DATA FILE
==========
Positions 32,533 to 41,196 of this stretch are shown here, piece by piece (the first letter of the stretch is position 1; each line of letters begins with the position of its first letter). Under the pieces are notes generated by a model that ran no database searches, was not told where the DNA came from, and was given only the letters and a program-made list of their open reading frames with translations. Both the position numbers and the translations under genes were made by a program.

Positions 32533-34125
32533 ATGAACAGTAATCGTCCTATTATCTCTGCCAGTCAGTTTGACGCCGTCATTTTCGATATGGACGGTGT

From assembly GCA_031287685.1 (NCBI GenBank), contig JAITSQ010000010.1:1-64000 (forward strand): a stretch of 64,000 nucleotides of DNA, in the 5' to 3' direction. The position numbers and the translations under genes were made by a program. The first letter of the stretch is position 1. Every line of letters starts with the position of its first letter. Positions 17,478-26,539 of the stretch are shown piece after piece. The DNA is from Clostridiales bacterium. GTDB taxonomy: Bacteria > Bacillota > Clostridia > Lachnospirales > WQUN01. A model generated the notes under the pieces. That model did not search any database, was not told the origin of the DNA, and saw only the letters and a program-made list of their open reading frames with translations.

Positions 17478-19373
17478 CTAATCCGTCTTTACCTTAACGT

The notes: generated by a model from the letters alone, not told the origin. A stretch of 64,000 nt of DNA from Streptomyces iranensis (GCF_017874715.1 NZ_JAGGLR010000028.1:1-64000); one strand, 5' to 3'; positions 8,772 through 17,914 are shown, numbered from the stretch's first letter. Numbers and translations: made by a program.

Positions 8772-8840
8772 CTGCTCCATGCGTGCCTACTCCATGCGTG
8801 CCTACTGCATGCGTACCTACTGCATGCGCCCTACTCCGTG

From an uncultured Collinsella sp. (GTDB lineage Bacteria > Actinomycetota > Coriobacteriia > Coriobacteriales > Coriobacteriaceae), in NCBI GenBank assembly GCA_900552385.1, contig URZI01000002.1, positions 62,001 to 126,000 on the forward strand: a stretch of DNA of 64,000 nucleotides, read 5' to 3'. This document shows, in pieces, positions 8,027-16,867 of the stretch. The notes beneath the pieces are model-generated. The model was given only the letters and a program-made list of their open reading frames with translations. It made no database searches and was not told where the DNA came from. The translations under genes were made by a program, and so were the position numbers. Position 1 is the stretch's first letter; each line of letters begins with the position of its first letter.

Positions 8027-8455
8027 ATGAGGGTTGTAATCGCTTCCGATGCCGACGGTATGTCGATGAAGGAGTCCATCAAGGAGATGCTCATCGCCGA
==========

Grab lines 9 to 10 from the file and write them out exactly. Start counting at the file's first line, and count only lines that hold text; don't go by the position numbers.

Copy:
8772 CTGCTCCATGCGTGCCTACTCCATGCGTG
8801 CCTACTGCATGCGTACCTACTGCATGCGCCCTACTCCGTG